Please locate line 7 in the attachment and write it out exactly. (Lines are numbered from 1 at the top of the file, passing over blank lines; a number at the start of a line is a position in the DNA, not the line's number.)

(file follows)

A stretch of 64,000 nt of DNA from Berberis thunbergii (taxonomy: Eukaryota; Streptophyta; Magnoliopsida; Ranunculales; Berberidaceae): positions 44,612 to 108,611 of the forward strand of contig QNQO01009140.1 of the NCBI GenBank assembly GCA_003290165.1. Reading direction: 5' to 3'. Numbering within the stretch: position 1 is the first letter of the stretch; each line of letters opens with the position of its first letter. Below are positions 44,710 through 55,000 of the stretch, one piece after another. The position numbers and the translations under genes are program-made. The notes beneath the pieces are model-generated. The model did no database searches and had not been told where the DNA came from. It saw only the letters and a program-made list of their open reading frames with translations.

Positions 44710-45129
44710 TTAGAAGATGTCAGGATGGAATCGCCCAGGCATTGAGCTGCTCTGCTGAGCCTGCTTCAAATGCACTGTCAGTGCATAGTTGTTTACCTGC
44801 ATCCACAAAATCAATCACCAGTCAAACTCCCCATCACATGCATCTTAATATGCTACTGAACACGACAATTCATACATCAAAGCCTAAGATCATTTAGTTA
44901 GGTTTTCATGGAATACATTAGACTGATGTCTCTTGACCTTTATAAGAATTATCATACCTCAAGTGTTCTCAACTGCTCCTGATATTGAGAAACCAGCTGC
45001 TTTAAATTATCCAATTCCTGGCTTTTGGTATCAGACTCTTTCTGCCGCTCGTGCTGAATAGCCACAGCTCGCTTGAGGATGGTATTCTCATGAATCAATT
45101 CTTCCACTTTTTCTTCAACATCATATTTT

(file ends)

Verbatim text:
45101 CTTCCACTTTTTCTTCAACATCATATTTT